Donkey Kong Country Returns

Wii

Bananas. Thatís what youíll see a lot of during this game, whole bunches of them. Itís no surprise really that father & son Kong outfit Donkey and Diddy like to collect them; theyíre part of your five-a-day after all. But the further you explore this latest Donkey Kong world, the more likely itíll drive you towards another food group Ė nuts, but more of that later.

Now as most of us know, Donkey Kong is no stranger to games; he has after all shared the same platform(s) as a certain Italian plumber, back in 1981. Since then, Kong has often branched out on his own, as it were, popping up in various game franchises. He got his own big gig in 1994 though when he took centre stage in Rareís gorgeous looking SNES title Donkey Kong Country. It was a huge hit, mainly for being one of the first console games to us pre-rendered 3D graphics in a 2D side scroller.

And who can forget his Jungle Beat title, which saw you controlling the aped one with a pair of plastic bongos? Bashing your bongos has never been so much fun, or surreal for that matter.

Sixteen years later and DK is going back to his roots, returning for some more thumping antics. Essentially the game hasnít changed much in terms of gameplay; you get a little more 2D for your buck Ė itís what usually described as 2.5, as although still played out on a 2D plane Ė the action can occasionally jump further into the screen, giving it just that little more depth.

boom game reviews - Donkey Kong Country Returns
Quick Diddy, if we can keep up with it, we may be able to get Johnny Depp's autograph. His Cap'n Jack Sparrow does make me chuckle.

Thereís a mumbo jumbo storyline line for those that care for it Ė a mysterious tribe of musical miscreants have put a spell on all the animals on the island, apparently Ė but really the heart of the game is to get the Kongs from left to right within the level. Sounds easy right? Far from it. For starters, each of the gameís six worlds is broken down into many levels. Within one level, there is only one save point roughly in the middle of it (later levels may throw another save point in, just to mess with your mind); die at any point before reaching it and you will go all the way back to the start. And you will go back to the start, a lot, even if youíre a platforming god.

Thankfully, each world has a shop you can visit Ė and boy will you be popping in there often Ė where you can purchase extra lives (in the lovely shape of red balloons), amongst other things; even if you borrowed the 99 from Nena, youíd probably still wouldnít have enough to finish the entire game.

And if trying to reach the end of the level wasnít super difficult as it was, you can also attempt to not only collect the iconic letters K, O, N and G, but there are also puzzle pieces to collect.

You also donít have to go it alone; little Diddy can be controlled by another player and the pair of you can bravely traverse the many dangers the island has to offer. But if one of you isnít that good, you may have your very own Vietnam moment in trying to carry your other fallen co-op partner a lot of the way.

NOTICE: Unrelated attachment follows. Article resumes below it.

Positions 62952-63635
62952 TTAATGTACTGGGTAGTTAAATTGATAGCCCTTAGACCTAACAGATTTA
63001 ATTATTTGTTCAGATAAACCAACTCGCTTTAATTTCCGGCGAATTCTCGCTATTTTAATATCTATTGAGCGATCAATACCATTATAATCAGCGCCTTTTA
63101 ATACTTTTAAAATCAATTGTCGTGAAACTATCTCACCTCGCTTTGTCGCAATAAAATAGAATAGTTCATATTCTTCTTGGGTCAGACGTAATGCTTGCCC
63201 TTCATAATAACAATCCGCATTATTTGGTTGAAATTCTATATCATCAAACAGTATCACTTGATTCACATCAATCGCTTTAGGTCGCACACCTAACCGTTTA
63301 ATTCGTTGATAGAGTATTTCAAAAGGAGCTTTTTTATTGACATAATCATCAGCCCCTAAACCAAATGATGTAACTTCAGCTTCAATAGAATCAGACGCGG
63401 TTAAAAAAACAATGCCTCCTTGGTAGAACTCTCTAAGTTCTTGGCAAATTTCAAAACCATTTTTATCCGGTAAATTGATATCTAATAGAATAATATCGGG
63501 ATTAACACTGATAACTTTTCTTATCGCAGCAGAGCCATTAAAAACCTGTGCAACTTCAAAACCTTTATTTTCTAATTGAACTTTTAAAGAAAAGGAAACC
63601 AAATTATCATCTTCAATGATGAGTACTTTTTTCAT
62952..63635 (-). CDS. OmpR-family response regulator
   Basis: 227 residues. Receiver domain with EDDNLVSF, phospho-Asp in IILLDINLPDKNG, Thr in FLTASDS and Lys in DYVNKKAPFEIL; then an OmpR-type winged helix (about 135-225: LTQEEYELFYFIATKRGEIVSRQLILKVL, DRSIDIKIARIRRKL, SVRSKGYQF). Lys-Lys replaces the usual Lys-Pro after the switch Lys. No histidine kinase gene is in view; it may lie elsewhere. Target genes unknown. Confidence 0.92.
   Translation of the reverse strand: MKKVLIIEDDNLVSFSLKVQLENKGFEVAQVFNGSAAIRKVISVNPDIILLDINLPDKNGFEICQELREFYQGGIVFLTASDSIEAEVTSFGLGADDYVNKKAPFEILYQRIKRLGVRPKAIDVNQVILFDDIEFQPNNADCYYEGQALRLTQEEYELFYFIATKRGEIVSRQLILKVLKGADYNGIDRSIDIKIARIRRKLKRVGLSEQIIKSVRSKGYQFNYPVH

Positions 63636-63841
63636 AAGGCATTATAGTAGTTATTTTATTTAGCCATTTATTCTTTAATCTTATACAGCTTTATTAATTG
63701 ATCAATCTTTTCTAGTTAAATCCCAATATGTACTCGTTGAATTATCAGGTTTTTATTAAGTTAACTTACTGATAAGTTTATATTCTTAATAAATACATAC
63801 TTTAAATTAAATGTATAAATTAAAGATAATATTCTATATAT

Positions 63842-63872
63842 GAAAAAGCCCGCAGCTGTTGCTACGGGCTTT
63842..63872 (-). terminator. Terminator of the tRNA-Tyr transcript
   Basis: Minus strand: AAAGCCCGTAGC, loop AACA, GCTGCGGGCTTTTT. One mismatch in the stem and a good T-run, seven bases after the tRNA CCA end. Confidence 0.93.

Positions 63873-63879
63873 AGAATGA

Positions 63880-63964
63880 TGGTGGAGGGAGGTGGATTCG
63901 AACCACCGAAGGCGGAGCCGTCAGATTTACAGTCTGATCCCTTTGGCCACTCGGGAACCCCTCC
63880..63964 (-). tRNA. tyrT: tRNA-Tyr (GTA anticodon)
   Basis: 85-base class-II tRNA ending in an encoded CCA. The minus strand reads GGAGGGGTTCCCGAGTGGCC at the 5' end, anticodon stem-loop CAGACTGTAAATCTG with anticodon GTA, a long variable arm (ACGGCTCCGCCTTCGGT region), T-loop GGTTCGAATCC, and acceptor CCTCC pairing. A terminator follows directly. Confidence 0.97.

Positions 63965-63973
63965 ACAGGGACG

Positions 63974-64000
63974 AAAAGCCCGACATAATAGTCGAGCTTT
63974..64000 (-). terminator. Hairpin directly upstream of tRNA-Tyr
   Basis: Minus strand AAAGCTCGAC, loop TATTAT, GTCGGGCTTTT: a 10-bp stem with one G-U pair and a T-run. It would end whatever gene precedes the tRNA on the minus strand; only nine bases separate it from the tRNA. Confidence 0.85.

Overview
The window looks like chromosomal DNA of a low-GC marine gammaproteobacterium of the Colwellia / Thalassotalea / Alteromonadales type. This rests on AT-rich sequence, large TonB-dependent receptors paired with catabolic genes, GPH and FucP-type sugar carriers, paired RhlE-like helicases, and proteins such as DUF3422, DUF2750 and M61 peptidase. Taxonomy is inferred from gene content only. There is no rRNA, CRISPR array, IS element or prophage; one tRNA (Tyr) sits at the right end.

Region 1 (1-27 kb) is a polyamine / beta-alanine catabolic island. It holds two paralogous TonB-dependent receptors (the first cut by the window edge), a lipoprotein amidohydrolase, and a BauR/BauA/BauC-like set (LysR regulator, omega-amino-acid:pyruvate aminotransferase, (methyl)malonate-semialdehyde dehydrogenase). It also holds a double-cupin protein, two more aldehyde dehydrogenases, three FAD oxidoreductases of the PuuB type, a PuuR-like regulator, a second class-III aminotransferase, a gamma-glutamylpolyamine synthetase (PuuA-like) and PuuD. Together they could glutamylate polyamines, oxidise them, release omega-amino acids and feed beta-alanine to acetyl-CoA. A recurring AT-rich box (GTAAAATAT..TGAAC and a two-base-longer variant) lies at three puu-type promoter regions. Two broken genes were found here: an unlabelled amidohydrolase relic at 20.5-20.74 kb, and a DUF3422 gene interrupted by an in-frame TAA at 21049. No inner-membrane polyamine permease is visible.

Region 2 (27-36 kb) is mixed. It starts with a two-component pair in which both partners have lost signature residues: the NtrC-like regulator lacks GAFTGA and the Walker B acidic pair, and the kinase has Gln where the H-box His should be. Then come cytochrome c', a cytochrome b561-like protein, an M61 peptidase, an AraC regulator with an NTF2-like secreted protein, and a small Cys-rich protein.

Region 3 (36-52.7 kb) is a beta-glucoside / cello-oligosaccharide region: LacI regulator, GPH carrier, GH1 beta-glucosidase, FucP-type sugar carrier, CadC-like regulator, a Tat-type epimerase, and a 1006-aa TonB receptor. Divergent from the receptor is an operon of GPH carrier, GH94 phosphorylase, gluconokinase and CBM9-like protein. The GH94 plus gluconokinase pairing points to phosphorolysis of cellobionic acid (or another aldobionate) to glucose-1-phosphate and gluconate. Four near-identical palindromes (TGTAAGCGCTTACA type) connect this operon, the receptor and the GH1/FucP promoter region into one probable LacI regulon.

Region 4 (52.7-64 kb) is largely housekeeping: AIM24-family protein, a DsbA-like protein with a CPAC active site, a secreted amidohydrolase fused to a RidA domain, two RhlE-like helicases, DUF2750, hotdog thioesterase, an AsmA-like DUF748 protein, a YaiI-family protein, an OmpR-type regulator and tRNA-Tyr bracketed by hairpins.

So yes, the game is well hard. But despite being tougher than David Haye, it will have you coming back for more punishment. Why? Simply because it imbues the whole Ďjust one more goí philosophy. Every world is beautifully rendered, with the kind of small details that just makes you smile. Kong jumps, swings, climbs, crouches, throws; about the only thing he doesnít do is appear in a wildlife show with David Attenborough. He also spends a few levels in vehicles, such as a runaway mine cart or one of those flying barrels you hear so much about in the news. Just donít expect these levels to be any easier though.

Itís pure old skool joy; perhaps a tad too old skool. Even with the ability to be shown through a level by an old greying ape doesnít help that much. Itís like watching Lewis Hamilton drive round Silverstone in Formula One car, and then be expected to drive around the course in the same way. You can see where youíre going wrong, but it doesnít necessarily help you pass that point.

On the surface it looks like a cutesy little platformer, with cuddly apes playfully making their way through the levels. But this apeís got balls the size of Saturn. So if youíre thinking of giving this to a small person (child or dwarf/midget) expect lots of tears. And if you buy it for yourself, well, you can expect tears too.

If you donít get frustrated at some point with this game, then youíre just not human. But for the most part, you forgive it, because its heart is in the right place even if its shoddy platforms arenít.

It takes a simple enough premise Ė start at A, finish at B Ė and throws in the kind of curve balls that only Babe Ruth could hit back. But itís good to feel challenged sometimes. Itís good that a game can be released that isnít just a mamby pamby shovelware title for the Wii. Kong means business, thatís for sure.

It has its own rewards however; thereís nothing quite like the feeling of finally nailing a section. It doesnít happen often, but when you can look Kong in the eye with a mutual stare of respect, itís a great gaming day indeed.

four out of five